Next Contents Previous

4.1. Source Counts and Cosmic IR Background

Source counts at 170 µm (e.g. Kawara et al., 1998; Puget et al., 1999; Dole et al., 2001) exhibit a steep slope of alpha = 3.3 ± 0.6 between 180 and 500 mJy and, like in the mid IR range, show sources in excess by a factor of 10 compared with no evolution scenario. The brightness fluctuations in the Lockman Hole were used by Matsuhara et al (2000) to constrain galaxy number counts down to 35 mJy at 90 µm and 60 mJy at 170 µm , confirming the existence of a strong evolution down to these flux densities. Using a new data reduction method, Rodighiero & Franceschini (2004) extended the previous works of Kawara et al. (1998), Efstathiou et al. (2000) and Linden-Voernle et al. (2000) down to lower flux densities (30 mJy at 90 µm ) and found a clear excess of faint objects with respect to no evolution (see Fig. 4a). However, the resolved sources account for less than 10% of the Cosmic Infrared Background at 170 µm , which is expected to be resolved into sources in the 1 to 10 mJy range.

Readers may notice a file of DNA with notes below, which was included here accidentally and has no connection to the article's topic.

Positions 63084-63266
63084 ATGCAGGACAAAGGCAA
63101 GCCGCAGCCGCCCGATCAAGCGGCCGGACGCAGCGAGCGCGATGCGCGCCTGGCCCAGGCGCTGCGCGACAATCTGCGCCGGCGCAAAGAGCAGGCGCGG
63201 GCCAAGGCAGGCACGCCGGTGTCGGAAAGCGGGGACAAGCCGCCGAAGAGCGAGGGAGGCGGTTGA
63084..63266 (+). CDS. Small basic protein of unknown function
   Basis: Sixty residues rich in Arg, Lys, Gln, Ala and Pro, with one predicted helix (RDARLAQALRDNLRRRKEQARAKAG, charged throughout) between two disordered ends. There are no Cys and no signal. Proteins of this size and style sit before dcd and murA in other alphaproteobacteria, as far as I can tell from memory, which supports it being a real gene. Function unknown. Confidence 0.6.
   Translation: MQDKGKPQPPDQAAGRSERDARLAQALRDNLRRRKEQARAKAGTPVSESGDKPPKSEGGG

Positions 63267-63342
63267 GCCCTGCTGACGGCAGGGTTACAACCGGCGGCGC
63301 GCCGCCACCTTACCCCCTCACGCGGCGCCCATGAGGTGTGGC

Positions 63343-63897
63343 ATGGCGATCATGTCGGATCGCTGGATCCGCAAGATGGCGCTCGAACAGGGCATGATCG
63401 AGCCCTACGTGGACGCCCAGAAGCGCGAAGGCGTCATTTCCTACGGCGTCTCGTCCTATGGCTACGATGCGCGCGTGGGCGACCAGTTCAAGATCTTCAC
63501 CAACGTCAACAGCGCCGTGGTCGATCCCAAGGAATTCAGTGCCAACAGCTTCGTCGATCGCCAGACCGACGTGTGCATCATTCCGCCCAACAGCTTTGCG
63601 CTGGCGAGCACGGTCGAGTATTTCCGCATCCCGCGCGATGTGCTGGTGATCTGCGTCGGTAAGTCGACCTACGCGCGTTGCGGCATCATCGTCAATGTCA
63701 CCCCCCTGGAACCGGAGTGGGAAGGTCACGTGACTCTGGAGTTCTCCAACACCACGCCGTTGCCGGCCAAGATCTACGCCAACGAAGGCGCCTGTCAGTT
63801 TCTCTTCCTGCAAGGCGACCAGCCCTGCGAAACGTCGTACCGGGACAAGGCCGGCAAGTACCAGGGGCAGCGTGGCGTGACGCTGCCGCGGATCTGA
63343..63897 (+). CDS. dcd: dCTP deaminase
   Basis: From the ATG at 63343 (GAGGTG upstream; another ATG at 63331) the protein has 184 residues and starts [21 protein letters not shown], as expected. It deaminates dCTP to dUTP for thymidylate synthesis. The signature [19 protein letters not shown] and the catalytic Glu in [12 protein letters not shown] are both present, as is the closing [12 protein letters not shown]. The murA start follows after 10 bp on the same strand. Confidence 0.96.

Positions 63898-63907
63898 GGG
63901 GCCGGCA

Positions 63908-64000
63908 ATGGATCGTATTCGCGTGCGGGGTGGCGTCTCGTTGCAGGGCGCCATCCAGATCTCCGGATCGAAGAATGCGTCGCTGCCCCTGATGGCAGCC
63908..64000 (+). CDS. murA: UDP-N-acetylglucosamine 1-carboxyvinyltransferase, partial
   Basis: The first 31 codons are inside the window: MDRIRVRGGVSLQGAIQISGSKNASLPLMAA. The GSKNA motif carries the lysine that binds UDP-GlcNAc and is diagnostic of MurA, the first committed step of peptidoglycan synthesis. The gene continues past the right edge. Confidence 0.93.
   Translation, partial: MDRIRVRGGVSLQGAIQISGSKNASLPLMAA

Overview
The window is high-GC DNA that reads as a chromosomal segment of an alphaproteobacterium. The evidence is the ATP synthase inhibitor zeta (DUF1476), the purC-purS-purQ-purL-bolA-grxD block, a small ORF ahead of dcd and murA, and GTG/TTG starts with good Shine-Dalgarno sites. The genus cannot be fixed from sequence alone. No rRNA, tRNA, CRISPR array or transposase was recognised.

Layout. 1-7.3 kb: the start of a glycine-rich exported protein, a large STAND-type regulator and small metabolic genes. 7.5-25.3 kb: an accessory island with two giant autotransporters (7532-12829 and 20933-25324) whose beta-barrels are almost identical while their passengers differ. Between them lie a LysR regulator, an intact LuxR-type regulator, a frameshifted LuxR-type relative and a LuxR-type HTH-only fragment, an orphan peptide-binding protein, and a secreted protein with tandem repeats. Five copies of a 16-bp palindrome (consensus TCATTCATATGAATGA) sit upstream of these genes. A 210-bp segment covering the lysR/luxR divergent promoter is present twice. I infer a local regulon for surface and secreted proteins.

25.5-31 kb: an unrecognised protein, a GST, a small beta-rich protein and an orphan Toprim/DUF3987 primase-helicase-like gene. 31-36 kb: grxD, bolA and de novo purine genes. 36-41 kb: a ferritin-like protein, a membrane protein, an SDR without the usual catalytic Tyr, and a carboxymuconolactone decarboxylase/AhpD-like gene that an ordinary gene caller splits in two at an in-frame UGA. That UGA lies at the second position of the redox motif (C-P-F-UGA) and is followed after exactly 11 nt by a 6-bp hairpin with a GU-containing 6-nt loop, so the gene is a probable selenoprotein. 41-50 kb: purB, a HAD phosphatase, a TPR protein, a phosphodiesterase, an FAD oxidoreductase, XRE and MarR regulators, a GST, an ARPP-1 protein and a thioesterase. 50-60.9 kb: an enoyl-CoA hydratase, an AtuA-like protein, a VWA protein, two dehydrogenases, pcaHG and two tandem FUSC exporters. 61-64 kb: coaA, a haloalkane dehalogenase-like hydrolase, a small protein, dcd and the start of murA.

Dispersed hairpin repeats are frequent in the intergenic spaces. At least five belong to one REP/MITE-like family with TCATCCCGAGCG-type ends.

Figure 4

Figure 4. (a) Differential 90 µm counts dN/dS normalized to the Euclidean law (N propto S-2.5) (extracted from Rodighiero & Franceschini 2004). Results compared with those from the preliminary analysis of the ISOPHOT ELAIS survey (Efsthatiou et al. 2000, open circles) and with those from Kawara et al. (2004, filled triangles). The long-dashed line shows the expected contribution of non-evolving spirals as in the model of Franceschini et al. (2001). (a) Fluctuations of the CIB in a power spectrum analysis of the FIRBACK/ELAIS N2 field at 170 microns by Puget & Lagache (2000). Observed power spectrum: diamond; straight continuous line: the best fit cirrus power spectrum; dash line: cirrus power spectrum deduced from Miville-Deschênes et al. (2002); continuous curve: detector noise.

Sources below the detection limit of a survey create fluctuations. If the detection limit does not allow to resolve the sources dominating the CIB intensity, which is the case in the far IR with ISO, characterizing these fluctuations can constrain the spatial correlations of these unresolved sources of cosmological significance. An example of the modeled redshift distribution of the unresolved sources at 170 µm can be found in Fig. 12 of Lagache et al. (2003); the sources dominating the CIB fluctuations have a redshift distribution peaking at z ~ 0.9. After the pioneering work of Herbstmeierer et al. (1998) with ISOPHOT, Lagache & Puget (2000) discovered them at 170 µm in the FIRBACK data, followed by other works at 170 and 90 µm (Matsuhara et al. 2000; Puget & Lagache, 2000; Kiss et al. 2001). Fig. 4b shows the CIB fluctuations in the FN2 field by Puget & Lagache, (2000), at wavenumbers 0.07 < k < 0.4 arcmin-1.

Next Contents Previous